Fleet News

Volkswagen Passat

Volkswagen

Review

EFFORTS by Volkswagen to drive upmarket will move into top gear when the sixth-generation version of the pace-setting Passat range reaches the showrooms in May.

BMW and Mercedes-Benz are the prime targets as the German company prepares to venture into premium brand business transport territory with a model line-up it claims is bigger, more sophisticated and better value than the one it replaces.

Trim and specification levels are still to be confirmed, but it is unlikely that the new car will carry any significant premiums on the £15,000 to £23,000 price range of the current Passat – and certain that the sleeker and more spacious B6 version will be pitched to make inroads into the sector dominated by the BMW 3-series, Audi A3 and Mercedes-Benz C-class.

A Volkswagen spokesman said: ‘After it was revised in 1996, this car set the standard for family and fleet motoring and became the benchmark for many rival designs. But that was a long time ago, and we’ve been surprised at its consistent strength in the showrooms considering the way the D-segment has shrunk in recent years. As a result of improvements, we think the Passat has raised the game again, and the car now effectively straddles the area between mass-market models and the premium sector.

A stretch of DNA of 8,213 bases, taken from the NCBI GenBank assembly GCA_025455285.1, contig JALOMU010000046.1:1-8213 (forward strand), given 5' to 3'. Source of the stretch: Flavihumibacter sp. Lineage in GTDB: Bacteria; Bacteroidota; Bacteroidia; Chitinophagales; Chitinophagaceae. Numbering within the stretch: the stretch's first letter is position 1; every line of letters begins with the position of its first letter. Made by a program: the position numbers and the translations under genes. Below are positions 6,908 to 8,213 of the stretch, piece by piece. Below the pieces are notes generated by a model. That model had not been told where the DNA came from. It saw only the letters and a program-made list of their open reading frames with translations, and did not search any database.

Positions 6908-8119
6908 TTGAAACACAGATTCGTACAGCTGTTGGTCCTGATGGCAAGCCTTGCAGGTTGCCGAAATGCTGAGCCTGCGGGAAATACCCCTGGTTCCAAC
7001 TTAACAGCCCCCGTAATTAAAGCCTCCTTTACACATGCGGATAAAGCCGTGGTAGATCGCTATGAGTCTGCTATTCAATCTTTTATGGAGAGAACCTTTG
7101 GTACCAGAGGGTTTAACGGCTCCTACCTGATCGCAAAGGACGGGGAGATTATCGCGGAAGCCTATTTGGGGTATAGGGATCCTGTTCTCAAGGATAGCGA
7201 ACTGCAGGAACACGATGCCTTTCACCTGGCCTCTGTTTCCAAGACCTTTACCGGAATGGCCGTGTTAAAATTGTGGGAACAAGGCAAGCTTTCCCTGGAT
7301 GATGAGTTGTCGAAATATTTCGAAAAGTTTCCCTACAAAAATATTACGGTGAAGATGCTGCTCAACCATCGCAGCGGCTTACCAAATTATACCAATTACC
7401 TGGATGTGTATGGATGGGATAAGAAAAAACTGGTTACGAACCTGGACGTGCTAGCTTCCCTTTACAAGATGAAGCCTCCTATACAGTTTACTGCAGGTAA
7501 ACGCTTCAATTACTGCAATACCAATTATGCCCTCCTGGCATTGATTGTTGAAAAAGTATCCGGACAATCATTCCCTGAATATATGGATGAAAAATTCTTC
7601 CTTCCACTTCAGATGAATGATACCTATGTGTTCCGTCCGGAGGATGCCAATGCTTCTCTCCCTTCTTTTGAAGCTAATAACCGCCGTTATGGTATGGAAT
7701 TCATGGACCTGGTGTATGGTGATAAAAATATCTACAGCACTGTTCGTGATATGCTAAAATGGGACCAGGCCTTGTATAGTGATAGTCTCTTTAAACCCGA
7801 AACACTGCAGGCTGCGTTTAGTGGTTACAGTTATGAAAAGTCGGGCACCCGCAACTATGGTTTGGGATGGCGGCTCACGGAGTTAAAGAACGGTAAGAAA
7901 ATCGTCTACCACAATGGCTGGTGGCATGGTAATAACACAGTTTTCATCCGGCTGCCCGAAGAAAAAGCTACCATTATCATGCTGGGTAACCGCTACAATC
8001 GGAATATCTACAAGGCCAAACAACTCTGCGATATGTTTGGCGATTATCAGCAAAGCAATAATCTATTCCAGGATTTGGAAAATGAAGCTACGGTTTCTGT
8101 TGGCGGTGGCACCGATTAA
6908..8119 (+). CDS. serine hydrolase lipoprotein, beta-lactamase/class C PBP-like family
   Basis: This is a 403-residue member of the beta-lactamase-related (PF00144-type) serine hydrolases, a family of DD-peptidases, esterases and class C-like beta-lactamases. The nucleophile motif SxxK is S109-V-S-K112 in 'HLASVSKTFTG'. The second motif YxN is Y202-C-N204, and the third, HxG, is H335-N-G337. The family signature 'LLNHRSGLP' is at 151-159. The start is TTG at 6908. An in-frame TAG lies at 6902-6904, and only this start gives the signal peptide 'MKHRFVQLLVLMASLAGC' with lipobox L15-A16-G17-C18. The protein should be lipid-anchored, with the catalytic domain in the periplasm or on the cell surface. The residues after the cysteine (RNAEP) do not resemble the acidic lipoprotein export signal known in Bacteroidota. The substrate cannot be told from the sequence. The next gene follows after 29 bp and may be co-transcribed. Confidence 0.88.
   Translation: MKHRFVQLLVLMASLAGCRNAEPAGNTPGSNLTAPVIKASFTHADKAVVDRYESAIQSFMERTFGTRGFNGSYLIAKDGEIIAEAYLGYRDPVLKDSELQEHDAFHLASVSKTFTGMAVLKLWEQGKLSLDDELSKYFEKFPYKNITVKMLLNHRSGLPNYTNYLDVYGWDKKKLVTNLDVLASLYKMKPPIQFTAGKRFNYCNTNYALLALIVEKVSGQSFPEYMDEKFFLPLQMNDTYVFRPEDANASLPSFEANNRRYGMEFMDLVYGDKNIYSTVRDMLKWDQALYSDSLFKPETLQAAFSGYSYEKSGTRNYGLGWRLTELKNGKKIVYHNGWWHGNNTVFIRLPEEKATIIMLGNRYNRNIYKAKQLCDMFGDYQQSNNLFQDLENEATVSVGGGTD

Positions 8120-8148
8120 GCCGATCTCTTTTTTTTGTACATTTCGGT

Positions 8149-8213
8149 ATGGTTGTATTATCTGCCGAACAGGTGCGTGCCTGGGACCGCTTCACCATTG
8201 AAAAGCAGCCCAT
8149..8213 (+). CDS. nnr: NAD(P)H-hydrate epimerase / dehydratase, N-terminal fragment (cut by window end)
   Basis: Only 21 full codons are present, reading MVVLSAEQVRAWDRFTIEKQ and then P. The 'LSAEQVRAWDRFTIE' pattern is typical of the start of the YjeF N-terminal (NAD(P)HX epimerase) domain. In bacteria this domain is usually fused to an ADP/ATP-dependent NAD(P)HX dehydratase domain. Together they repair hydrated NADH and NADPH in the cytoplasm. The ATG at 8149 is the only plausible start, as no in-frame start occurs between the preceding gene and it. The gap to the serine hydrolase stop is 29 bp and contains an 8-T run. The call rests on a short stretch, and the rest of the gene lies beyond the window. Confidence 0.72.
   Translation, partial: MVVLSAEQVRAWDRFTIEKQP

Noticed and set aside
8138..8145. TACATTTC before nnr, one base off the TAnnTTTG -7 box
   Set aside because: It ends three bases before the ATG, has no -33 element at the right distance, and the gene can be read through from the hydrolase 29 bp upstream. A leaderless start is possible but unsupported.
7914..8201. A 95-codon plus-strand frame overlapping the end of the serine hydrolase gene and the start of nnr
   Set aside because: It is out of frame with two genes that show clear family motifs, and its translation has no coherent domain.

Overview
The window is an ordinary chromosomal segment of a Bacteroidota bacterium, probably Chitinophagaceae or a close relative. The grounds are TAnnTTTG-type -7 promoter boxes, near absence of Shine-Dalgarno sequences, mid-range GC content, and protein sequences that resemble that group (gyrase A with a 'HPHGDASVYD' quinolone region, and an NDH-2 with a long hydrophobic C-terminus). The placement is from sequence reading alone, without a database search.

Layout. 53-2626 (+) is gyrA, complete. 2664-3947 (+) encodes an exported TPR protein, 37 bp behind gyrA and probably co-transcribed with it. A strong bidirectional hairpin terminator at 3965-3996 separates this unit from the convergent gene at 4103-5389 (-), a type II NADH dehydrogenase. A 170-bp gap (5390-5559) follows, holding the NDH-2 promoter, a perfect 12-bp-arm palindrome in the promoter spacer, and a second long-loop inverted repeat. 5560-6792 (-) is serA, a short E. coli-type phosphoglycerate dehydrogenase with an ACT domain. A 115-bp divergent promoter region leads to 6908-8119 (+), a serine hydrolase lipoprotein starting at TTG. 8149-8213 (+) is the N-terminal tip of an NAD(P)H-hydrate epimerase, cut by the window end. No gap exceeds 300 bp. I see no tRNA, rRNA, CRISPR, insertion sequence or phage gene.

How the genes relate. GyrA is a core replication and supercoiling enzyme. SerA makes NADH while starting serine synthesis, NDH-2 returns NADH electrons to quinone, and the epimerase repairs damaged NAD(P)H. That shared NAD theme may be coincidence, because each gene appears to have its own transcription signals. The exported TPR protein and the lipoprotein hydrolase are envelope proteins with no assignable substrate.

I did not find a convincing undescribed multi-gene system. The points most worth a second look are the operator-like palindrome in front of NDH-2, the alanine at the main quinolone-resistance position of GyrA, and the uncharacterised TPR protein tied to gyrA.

‘While we envisage our entry-level cars competing with the Vauxhall Vectra, Ford Mondeo, Peugeot 407 and Toyota Avensis, we will be looking to the premium sector with our top-range versions. A pure and simple design has been replaced by one that is more emotive. In its new guise, the car still appears solid, has quality, space and is in no way pretentious. We are confident it is a package that will appeal to buyers in the premium sector.’

Ten years ago, VW sold just 8,000 Passats in Britain, but interest in the model rocketed when the B5 version arrived the following year. By 1998, registrations topped 25,000 and despite the introduction of a raft of rivals, the current range has continued to achieve annual sales of around 35,000.

Estate models will be launched at the Frankfurt Motor Show in September.

Design and technology

DESIGN chief Murat Gunak claims the shape of the new Passat is the result of a brief conversation with his boss – VW AG chairman Bernd Pischetsrieder.